In return for a cash injection of around €190 on average, the investors – mostly Nigerian – become shareholders in the project they fund in return for 40% of its post-harvest profit. Farmers also receive 40% and Thrive Agric takes the remaining 20%. For every project listed on the site, Thrive Agric first conducts a full cost analysis and develops schedules for farm activities, from land preparation to harvesting, and agrees a price for the final produce with buyers like Unilever or Nestle. This allows the company to calculate upfront the return investors can expect and in what time frame. For example, previous Thrive Agric fundraising saw investors in a tomato farm receive a 15% return on an initial outlay of €186 after 7 months, and investors in a cattle-fattening project earn 20% on €431 after 6 months.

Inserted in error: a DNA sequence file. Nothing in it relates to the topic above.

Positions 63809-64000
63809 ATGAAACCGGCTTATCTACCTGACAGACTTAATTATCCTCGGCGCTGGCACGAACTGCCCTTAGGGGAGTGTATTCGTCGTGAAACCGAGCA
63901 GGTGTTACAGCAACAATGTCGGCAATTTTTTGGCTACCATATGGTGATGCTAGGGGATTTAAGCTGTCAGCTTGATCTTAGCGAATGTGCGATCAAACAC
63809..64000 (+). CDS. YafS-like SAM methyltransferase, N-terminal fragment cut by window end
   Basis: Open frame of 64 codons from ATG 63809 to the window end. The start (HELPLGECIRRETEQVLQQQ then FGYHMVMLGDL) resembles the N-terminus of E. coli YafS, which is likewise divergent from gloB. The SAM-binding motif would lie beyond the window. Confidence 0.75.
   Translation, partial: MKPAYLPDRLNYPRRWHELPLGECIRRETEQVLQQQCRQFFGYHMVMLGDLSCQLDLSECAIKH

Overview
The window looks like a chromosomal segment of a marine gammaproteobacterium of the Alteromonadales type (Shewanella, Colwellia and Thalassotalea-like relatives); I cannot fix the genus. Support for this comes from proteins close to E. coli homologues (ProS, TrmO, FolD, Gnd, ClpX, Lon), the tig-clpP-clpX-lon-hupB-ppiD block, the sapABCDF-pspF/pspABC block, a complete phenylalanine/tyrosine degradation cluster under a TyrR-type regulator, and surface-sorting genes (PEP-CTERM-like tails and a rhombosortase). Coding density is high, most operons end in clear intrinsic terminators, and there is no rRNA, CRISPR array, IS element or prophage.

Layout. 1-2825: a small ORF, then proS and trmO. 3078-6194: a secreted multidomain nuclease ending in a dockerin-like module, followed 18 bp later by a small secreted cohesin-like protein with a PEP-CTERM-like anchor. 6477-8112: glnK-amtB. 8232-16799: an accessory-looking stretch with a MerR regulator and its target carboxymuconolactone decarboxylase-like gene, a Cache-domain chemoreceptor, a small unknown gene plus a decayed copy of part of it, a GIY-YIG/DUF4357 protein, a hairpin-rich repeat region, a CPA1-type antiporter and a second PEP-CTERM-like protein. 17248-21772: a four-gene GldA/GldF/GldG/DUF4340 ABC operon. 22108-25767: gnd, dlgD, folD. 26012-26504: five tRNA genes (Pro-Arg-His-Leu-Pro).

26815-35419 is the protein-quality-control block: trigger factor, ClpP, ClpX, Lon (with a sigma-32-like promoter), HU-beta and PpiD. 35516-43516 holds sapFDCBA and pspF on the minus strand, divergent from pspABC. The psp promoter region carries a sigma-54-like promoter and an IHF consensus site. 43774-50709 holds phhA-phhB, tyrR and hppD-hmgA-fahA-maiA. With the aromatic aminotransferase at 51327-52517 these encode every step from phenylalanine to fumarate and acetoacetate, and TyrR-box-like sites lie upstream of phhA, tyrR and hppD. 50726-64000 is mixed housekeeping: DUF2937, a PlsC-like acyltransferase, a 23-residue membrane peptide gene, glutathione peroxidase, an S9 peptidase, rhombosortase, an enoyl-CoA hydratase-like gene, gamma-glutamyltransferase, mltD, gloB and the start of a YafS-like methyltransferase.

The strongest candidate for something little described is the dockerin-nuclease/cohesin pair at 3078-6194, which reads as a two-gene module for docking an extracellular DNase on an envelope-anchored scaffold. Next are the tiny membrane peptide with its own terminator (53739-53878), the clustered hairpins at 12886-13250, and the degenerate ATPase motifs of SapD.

However, building trust among investors is still a challenge for crowdfunders, particularly in developing countries where the model is less established, Eje notes. Word of mouth, whereby satisfied investors share their good experiences with friends and family, is the best way of achieving this, but it takes time, he says. Eje advises entrepreneurs looking to launch a crowdfunding platform try to link up with bigger organisations, such as the International Fund for Agricultural Development, for a ‘stamp of approval’ to help them scale up fast.
Although crowdfunding remains one of the few ways individuals can invest in agriculture in ACP countries, the sector’s perceived high risk raises the trust barrier further. To counter this, each Thrive Agric project is protected with insurance – with details provided on the project listing – so that if a crop fails due to severe weather or pests, investors are guaranteed to receive back their initial investment. Thrive Agric also works closely with the cooperatives behind its projects to offer training in good agricultural practices, and to provide investors with regular updates on farm activities.